Chances are you probably put some dinner in the microwave to heat and focus on other things only to realize that the microwave switched itself off the moment you turned away, and the food is still cold.

You wondered what had happened, but since you were busy and tired, you brushed it off, thinking that you probably forgot to switch it on. You click that switch, and this time, keep an eye on it only for the microwave to go off right in front of you.

In this article, you will learn why the microwave keeps switching itself off and some of the things to check.

Let’s dive right in.

Check the Power Source

If the microwave switches itself off, the power source and connection are the first to start checking. Start by ensuring that the power socket has been switched on. Click it on and off twice to ensure that that is not the source of the problem. Next, check whether you plugged the power cable correctly into the power socket because a loose plug may switch the microwave on and off.

Next, proceed to check along the cord. Look for damaged, chewed, or exposed power cables connecting the microwave to the power socket. For safety reasons, remove the microwave from the power outlet when inspecting for exposed cables. Plug it back, and if you get a display, then you are good to go. If not, proceed to the next step.

You can fix the exposed cable by twirling insulated tape around the damaged area. Replace the entire cord with a new one if the damage was expensive and to avoid the risk of electrocution.

Check the Circuit Breaker

Repairing circuit breaker
Check the circuit breaker carefully for any switches that have been turned off

Sometimes the problem may not lie with the microwave alone but rather outside of the microwave. If you plugged in the microwave and it switched itself off again, you may probably have been tripped. Circuit breakers are safety measures installed in homes and apartments to guard against the effects of overflowing currents. In a power surge, the circuit breaker pops to protect the kitchen appliances using that power source.

Troubleshooting a popped circuit breaker is quite simple. Carefully go and open the door to the circuit breaker housing. Look at whether any of them has been switched off. If the answer is yes, look at the blueprint placed close to each circuit breaker. This blueprint should tell you whether the circuit breaker applies to the rest of the kitchen or to the microwave alone. You should have noticed that other kitchen appliances switch themselves off if the circuit breaker serves the whole kitchen.

A popped circuit breaker may indicate a larger underlying problem, and you need to call in your electrician. You need a multimeter when diagnosing possible issues on the exterior and interior because it helps keep track of continuity. Lastly, check the connection between the power cable and the back of the microwave, whether it is loose or broken. Once you fix the problem, put some water in a cup, put it in the microwave, close the door, switch it on and wait for some time. You have solved the problem when the microwave turns on and heats the water without going off again. If not, proceed to the next step.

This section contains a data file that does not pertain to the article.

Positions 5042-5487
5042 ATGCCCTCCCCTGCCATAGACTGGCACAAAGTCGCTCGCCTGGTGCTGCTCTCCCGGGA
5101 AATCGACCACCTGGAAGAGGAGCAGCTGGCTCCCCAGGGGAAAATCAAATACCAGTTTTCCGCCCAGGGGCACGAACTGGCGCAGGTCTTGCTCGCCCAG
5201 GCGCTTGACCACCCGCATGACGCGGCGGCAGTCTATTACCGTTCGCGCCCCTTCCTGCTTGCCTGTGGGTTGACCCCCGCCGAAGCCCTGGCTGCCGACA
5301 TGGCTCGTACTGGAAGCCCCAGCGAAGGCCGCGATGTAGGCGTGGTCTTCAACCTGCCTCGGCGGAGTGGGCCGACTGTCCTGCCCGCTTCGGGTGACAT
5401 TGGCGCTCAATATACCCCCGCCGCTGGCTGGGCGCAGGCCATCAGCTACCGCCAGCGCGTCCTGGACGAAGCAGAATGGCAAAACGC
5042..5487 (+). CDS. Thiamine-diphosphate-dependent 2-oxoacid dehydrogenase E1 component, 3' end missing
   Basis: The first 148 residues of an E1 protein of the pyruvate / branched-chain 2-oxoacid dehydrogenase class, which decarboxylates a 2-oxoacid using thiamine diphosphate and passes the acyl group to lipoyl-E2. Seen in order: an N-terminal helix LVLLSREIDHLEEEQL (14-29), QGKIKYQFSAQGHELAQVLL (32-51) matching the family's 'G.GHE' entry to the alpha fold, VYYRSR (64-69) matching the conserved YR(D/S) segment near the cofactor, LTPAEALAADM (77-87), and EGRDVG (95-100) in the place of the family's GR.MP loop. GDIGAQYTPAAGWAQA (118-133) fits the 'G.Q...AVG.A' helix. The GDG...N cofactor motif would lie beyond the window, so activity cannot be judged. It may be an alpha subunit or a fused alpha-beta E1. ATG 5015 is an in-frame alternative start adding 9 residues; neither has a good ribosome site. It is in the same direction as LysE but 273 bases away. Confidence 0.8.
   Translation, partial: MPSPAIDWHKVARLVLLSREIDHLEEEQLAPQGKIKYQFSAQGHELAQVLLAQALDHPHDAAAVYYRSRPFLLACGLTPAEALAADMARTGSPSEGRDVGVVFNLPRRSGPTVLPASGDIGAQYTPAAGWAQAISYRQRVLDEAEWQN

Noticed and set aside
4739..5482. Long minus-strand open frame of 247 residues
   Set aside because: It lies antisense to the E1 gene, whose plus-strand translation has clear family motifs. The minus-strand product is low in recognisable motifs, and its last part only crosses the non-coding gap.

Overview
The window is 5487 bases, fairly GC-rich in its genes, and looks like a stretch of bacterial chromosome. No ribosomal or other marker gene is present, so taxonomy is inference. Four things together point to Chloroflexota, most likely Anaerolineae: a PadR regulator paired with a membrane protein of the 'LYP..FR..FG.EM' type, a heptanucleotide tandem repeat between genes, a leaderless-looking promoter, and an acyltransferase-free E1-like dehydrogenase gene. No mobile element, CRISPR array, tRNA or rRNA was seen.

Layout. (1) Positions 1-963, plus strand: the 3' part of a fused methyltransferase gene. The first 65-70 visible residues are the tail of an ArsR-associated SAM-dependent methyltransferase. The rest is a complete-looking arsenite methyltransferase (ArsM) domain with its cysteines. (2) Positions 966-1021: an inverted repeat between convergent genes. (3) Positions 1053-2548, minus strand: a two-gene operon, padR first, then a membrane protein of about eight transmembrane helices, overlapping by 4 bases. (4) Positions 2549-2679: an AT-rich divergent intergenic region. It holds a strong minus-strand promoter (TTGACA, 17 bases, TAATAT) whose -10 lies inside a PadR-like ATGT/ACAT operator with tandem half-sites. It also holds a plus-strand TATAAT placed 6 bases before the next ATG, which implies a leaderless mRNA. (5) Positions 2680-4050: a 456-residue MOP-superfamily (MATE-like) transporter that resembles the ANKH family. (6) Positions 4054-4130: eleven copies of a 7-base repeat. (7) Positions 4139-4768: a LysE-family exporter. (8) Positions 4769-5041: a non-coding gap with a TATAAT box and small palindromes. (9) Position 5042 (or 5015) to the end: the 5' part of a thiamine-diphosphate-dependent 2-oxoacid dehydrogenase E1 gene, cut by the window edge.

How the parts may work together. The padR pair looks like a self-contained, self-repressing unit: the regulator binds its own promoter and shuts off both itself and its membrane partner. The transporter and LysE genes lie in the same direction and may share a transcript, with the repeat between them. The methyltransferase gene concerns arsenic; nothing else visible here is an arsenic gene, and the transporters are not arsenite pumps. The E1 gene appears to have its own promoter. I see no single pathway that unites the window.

Keypad Membrane

Circuit membrane
Check the conditions of the buttons and that they function and press normally

The microwave may have decided to press its buttons like rogue technology you see in those sci-fi movies. You should start by checking the conditions of the buttons, whether manual buttons are easy to press or are troublesome. It may be a problem of a button not coming out when you press it in, or some dirt and food particles have accumulated there over time if it is an old microwave.  If the standard buttons are functioning properly, then the problem is hiding in another place.

The more modern microwaves feature display buttons that are operated using heat sensors and may malfunction when the keypad gets old or if the microwave is wrongly placed. You may have placed your microwave above your stove or heat vent for easy reach. They are heating and cooking apparatus, after all.  However, the ambient heat rising from the stove while cooking may be messing around with the keypad, thus switching off the microwave mid-cooking.

If heat is the root cause of all the trouble, you need to consider the position of the microwave. This depends on two things : whether you recently bought the microwave or if it is an old one. IN some cases, the microwave may have been sitting on the stove forever without malfunctioning, which means that the heat resistance components originally placed in the keypad are old, worn out, and need urgent replacement. If you recently purchased a microwave, put it over the heat stove, and it starts misbehaving, consider returning it to the manufacturer in exchange for a more heat resistance version or a version that has special inbuilt sensors developed specifically for placement over heat sources.